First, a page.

DougCDecember 12, 2007 9:24 PM

@FNORD

Yes, you can get a high explosive from nitrocellulose. It IS a high explosive, see for example "Chemistry of Powder and Explosives" by Tenney Davis. Or any of a number of other authoritative references on the subject. The "Munroe effect" of shaped charges was discovered using NC, for example. NC was used in early marine mines, especially after it was found that wet NC is pretty safe, but can still be detonated by some kept dry in the mine fuze component.

Yes, it's not normally used as such, as better things are now available. Doesn't mean it cannot be. I've detonated it here in testing.

generalhenryDecember 14, 2007 9:04 AM

I've worked enough event security to know it's not event security, it's crowd management. You don't let bottles in because people will smuggle in alcohol and get wasted. It's not a real security risk, but it's a huge crowd management risk. Wasted people are a pain in the ass to deal with.

Lets face it the crowd will inevitably end up drunk, high and wild. This isn't a bad thing, but it needs to be kept to reasonable limits. The key is to limit the crowd's ammo. Anything expendable is ammo, the security people don't let whole fruit in because they don't want to get pelted by it. And they don't let blankets in because the crowd can use it for fires, trampolines etc.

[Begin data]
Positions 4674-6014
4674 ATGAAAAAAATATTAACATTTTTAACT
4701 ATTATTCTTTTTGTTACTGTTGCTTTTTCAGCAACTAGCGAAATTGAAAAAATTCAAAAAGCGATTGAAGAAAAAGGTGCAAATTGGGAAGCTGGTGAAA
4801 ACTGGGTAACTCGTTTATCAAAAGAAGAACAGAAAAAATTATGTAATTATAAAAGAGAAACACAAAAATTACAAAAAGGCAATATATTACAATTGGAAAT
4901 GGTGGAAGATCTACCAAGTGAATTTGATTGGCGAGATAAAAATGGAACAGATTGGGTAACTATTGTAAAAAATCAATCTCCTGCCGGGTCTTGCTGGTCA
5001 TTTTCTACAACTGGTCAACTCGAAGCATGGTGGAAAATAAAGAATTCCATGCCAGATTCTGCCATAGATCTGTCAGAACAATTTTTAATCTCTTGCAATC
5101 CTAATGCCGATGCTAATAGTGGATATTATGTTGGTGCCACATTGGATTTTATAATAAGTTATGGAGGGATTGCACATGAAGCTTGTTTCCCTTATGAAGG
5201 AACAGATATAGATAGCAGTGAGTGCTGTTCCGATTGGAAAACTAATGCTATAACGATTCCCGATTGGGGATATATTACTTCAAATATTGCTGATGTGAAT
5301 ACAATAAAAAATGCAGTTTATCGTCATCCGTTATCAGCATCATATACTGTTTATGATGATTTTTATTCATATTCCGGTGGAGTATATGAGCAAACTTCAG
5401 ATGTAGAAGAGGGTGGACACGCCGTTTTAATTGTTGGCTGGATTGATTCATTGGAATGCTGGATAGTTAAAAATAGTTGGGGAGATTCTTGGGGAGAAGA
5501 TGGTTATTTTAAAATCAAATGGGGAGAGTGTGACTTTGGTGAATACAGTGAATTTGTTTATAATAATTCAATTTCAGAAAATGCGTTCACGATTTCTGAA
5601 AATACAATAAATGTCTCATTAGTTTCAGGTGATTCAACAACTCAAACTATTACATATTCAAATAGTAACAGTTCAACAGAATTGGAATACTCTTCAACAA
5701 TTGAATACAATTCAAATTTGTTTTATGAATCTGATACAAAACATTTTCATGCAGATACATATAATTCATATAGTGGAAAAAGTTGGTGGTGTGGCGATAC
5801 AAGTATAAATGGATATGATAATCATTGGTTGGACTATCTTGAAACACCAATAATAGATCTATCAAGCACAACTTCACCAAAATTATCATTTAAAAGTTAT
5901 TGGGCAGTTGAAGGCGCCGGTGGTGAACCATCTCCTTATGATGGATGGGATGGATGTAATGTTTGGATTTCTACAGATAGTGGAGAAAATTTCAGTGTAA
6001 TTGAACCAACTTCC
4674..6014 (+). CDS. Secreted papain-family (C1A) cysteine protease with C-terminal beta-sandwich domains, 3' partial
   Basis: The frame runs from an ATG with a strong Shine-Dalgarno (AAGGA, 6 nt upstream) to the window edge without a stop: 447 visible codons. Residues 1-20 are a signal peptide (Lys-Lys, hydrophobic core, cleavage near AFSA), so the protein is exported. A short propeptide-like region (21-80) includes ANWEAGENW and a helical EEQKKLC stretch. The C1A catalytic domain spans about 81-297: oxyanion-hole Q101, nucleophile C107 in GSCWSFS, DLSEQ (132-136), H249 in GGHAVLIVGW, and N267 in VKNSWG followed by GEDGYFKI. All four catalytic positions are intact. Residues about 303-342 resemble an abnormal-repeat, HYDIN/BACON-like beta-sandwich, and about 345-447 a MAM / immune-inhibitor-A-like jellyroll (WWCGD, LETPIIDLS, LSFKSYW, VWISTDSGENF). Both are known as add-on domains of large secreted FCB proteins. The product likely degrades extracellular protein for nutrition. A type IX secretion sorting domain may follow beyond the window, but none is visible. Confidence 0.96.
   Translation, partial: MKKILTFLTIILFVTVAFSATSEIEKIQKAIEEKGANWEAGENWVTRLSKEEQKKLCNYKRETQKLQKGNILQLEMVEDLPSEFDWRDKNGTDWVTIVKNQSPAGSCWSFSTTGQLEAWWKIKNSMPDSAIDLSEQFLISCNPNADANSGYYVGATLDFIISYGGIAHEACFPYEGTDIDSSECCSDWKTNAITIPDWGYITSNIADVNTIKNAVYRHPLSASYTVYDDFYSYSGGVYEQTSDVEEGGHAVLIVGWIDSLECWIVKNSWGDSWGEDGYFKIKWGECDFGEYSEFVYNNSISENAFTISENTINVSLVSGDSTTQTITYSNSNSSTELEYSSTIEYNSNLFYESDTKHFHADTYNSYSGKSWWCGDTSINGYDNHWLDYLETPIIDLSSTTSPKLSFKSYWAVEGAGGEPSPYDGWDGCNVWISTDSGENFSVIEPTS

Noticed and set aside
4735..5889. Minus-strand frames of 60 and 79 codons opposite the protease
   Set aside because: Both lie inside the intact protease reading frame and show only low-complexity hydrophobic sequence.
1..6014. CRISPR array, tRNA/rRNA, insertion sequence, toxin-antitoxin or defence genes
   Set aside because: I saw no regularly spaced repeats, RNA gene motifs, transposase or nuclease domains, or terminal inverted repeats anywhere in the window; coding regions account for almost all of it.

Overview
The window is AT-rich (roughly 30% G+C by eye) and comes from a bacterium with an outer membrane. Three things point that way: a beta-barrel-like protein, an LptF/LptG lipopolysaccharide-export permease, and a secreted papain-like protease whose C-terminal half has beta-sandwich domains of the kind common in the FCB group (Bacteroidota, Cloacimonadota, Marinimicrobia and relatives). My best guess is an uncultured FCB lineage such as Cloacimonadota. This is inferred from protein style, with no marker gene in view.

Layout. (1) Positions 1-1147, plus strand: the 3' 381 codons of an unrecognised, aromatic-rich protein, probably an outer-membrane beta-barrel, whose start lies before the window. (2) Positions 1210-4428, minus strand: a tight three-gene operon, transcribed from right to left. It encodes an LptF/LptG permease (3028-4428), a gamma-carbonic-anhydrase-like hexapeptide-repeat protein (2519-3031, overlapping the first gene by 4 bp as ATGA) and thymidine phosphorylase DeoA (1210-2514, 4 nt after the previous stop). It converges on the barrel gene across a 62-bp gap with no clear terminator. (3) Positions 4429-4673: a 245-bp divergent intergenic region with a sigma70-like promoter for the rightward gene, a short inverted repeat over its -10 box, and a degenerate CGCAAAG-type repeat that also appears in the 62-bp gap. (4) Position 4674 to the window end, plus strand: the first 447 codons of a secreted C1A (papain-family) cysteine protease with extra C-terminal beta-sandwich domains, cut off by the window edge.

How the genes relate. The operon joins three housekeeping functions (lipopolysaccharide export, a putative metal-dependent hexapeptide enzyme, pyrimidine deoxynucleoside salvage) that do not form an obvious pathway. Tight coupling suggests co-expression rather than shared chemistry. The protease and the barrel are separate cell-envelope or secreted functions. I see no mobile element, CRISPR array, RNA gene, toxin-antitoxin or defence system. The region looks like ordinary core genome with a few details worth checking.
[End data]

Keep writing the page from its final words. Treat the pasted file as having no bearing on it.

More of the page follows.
While it seems like some strange top down policy, it's really a sensible bottom up policy. The guys who stop you from bringing stuff in also have to deal with the consequences of whatever you bring in.

Hermes TenDecember 18, 2007 10:42 AM

The real idiots are not the greedy promoters and overzealous security guards, but the fools who line up and pay money for these events where they are ripped off and abused. As long as people will line up and pay for abuse there will be no shortage of happy abusers.

st4rbuxFebruary 11, 2008 7:48 PM

somewhat off-topic, but

On my way through airport security last week, I was asked to remove my "hoodie", which was not a hoodie but a respectable-looking collared sweatshirt. I wanted to protest that it was neither a jacket or anything listed on their "take off" list, but didn't want to be hassled. I was wearing an undershirt underneath, but what if I hadn't?